Wednesday, November 10, 2010

"Who is still standing after everything that could go wrong does?"

A student wrote that question in a recent Ning discussion about her personal hero. The thread is part of a Pearson-sponsored Ning collaboration among my senior students and seniors at a school in California. In writing about their personal heroes, many of these students have become my heroes as they have written about the math teacher who offered encouragement, children who have persevered through the challenge of their mothers' drug abuse, parents serving in Iraq, siblings and friends who give companionship, athletes such as the skier Tom Wallisch, grandparents who mentor through memories, and many others

One of my favorite posts comes from a female student who writes about her father's heroic qualities: "He has taught me...how to blow a goose call, catch a fish, and even skin a coyote." I love this reminder about how important time is to young people.

Still another student reminds us that it's the small things that often go unnoticed that define heroism:

I believe that my hero would be the stranger on the road willing to tow your car in a rain storm or the figure that help you when you were lost in a foreign place. I truly think that the random meeting of a stranger who shows virtues and dignity is worthy of being called a hero....When you help the unfamiliar face in the poorest condition, then you have earnestly reached in the bottom of your heart to pull out the little inch of kindness that person may need.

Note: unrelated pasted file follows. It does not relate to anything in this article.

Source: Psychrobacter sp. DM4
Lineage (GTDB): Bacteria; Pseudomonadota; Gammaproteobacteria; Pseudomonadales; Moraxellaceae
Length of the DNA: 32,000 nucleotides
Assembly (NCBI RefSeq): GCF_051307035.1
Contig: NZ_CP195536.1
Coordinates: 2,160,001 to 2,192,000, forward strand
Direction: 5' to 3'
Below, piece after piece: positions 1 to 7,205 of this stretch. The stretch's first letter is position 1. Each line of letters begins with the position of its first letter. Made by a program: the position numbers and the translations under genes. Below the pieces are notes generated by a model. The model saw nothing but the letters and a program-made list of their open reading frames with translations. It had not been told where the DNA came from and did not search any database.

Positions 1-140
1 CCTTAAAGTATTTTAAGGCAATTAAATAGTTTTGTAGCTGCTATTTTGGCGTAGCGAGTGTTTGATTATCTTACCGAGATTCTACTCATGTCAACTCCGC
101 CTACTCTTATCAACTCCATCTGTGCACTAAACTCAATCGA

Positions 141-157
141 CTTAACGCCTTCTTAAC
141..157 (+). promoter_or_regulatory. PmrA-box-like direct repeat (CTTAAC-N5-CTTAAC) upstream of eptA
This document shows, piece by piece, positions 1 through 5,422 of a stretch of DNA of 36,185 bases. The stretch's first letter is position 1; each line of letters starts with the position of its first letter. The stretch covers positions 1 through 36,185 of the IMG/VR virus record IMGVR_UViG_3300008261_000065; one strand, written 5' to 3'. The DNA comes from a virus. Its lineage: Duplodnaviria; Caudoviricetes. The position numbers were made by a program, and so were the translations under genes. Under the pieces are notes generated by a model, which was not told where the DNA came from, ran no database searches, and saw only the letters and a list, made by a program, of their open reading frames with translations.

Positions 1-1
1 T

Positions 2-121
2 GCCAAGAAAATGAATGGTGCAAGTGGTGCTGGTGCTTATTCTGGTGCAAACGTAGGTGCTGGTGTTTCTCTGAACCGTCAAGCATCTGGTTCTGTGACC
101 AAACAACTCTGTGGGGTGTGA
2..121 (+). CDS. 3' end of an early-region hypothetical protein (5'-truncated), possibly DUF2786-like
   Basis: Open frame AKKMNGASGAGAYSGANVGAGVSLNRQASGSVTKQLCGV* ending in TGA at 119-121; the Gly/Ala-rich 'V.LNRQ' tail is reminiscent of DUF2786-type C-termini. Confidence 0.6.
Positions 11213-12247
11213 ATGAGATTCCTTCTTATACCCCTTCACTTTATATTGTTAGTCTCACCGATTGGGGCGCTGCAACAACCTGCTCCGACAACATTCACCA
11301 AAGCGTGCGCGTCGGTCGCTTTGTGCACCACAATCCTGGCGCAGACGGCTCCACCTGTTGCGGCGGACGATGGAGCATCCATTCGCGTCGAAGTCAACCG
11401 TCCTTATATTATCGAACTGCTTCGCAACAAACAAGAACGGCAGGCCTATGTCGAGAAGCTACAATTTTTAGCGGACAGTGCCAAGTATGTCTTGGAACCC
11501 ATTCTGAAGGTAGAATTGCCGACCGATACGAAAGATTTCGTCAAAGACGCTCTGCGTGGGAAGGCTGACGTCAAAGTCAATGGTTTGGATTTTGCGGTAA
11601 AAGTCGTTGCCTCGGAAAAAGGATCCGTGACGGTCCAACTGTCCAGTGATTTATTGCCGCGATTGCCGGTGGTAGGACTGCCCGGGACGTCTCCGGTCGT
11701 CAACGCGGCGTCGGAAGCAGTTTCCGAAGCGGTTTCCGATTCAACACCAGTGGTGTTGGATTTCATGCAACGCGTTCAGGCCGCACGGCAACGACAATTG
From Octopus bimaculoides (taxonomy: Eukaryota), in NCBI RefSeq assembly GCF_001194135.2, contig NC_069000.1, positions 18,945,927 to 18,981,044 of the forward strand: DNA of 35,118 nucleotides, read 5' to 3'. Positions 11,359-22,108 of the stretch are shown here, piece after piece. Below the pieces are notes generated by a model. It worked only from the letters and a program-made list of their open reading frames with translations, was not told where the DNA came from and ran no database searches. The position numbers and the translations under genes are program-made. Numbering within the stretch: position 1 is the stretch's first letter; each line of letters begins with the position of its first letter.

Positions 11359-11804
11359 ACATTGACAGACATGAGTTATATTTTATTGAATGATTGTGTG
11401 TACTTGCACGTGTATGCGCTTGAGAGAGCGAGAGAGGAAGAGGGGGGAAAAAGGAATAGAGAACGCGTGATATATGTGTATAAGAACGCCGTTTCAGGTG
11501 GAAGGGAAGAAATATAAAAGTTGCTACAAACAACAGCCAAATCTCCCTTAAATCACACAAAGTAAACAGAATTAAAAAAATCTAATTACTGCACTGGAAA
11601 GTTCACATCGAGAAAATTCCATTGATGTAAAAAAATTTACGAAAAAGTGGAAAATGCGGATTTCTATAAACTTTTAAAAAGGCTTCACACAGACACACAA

Each day in classrooms across the country teachers at every grade level reach into their hearts and earnestly offer kindness, inspiration, and hope to students. They do this, arguably, in the most difficult, disrespectful political climate our profession has known. Some days it's difficult to find our idealism. On those days, I think about my student heroes and the things they do and the words they write that embody random heroic acts. Here's one that could be from any student to any teacher; I dedicate it to those teachers who may need a hero today:

Thank you for teaching me how to write out my feelings. It has helped a lot, so has reading. You got me hooked on reading. I don't know if you will read this or not, but thank you to when you do, and I pray for you. I don't have a hero, I hope one day I will.

When I'm having difficulty finding a hero, I look no further than the desks in my room. In the world of education, I'm confident that it's the teacher and the student heroes who will remain "standing after everything that could go wrong does."